Success Story: CARTI Cancer Center – Toshiba Infinix 4D CT

toshiba-infinix

In cancer treatment, so much of the patient experience can be tied up in the anxiety associated with waiting for diagnoses, the physical discomfort of certain clinical procedures, and the bedside manner of the physicians involved in treatment planning and support. Leading-edge technologies and best-practices approaches to treatment that improve on any of the traditional benchmarks in these areas have a great opportunity to not only deliver a higher standard of care, but to drive cost efficiencies while doing so.

At the CARTI Cancer Center, a 170,000-square-foot, $90-million, multi-specialty treatment facility in Little Rock, Arkansas, a new technology is helping achieve many of those ends simultaneously. CARTI specializes in medical, surgical and radiation oncology and diagnostic radiology, and supports clinics dedicated to imaging, infusion, research, and support programs. This year, the center became the first U.S. provider to install a Toshiba Infinix 4D CT with the Infinix-i angiography system and Aquilion ONE ViSION Edition CT system.

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The system is helping improve treatment planning in interventional radiology and oncology specialties, providing on-demand, real-time imaging that physicians like David Hays, the Director of Diagnostic and Interventional Radiology at CARTI, can use to identify and visualize tumors, provide whole organ body perfusion, and verify that their procedures are locating the areas of treatment with greater accuracy.

Although the technology in the Infinix system has been commercially available in Japan for a number of years, it is just starting to penetrate the North American market as a combination of CT and angiography, Hays said. In concert, the two technologies enable CARTI physicians to scan and treat or scan and plan within the course of a single examination procedure.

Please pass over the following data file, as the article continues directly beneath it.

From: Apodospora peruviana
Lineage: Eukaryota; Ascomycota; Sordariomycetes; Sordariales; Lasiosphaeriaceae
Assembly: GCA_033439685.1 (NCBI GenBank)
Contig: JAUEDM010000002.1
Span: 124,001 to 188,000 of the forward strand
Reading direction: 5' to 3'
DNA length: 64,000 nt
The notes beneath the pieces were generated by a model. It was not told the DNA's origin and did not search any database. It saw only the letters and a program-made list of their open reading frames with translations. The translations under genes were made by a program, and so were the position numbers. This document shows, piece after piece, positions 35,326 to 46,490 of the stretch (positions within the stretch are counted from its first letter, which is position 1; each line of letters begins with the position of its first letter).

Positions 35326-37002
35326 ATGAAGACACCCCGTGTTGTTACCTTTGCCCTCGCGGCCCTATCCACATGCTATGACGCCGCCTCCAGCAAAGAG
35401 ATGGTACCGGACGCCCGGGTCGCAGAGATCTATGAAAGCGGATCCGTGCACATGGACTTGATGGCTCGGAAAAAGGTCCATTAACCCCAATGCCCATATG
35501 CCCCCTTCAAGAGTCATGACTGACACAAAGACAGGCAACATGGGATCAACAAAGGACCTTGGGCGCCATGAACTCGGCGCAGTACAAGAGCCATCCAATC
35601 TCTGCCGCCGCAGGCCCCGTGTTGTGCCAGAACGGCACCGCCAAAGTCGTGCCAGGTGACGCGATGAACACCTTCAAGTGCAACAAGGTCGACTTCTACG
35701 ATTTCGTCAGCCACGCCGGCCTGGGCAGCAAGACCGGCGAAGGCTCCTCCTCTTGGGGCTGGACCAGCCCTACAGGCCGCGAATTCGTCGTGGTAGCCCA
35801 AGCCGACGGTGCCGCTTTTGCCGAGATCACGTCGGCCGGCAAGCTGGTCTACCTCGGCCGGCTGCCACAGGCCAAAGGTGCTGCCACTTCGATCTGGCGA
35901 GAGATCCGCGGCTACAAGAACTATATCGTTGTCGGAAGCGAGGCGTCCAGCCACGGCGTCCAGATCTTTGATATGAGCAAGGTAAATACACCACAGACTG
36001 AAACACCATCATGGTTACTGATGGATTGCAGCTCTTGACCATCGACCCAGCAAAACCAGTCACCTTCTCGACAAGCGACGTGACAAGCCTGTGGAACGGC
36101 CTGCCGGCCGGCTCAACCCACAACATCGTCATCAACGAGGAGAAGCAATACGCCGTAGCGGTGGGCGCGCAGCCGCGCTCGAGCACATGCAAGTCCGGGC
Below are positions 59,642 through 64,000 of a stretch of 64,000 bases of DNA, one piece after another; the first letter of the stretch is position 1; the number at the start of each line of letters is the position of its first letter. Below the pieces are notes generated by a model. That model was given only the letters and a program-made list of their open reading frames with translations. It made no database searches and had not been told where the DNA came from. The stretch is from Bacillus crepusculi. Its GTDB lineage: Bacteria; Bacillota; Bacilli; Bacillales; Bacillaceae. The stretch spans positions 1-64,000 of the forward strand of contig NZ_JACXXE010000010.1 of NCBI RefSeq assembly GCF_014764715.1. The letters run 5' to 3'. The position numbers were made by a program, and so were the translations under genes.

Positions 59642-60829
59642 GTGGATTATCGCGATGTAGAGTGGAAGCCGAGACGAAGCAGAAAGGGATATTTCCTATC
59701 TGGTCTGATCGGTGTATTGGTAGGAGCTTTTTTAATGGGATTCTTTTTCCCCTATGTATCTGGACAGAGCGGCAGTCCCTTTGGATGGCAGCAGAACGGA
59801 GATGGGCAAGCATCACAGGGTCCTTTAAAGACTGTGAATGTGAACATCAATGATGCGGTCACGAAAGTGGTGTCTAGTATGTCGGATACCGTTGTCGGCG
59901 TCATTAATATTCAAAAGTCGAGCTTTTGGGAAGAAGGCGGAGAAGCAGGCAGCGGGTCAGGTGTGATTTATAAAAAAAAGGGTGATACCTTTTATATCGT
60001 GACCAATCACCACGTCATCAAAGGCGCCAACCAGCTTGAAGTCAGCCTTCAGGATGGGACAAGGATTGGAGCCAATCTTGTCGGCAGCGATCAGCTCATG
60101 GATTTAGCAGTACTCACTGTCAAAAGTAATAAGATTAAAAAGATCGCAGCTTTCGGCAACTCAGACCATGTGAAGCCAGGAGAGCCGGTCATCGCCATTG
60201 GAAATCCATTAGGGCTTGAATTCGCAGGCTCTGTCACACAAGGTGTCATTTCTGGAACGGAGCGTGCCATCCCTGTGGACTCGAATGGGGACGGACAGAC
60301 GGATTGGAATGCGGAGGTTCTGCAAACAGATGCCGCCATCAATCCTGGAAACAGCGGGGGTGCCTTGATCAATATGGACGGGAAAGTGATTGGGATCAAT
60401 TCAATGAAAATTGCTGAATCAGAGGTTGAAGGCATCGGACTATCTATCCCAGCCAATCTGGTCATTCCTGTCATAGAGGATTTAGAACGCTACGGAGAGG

“It’s really allowed us to be much more efficient,” he said.

Hays praised the advanced software capabilities of the Infinix as also allowing physicians to improve the safety of their procedures. In the emerging field of interventional oncology, which Hays described as an offshoot of interventional radiology, “we’re still at the basest level,” but the specialty is “gaining traction as the third cog in cancer care.”

“There’s all kinds of X-ray now, from conventional radiotherapy to proton machines to gamma knife,” he said. “As all medicine is going, it’s a different age. Twenty, 30 years ago if you needed a biopsy of your liver, they cut you open and took a piece of your liver. Now we do that with a needle.”

Diagnostic procedures increasingly rely upon miniaturized and minimally invasive technologies as health care pushes for higher, outcome-driven standards of care overall. Hays believes that the Toshiba Infinix enables him to demonstrate the viability and safety of the advanced interventional procedures in which he’s specializing precisely because of its limited physical impact to patients. Not only does it drive greater adoption of the clinical procedures, it gives patients more options for treatment beyond specialty settings when it does.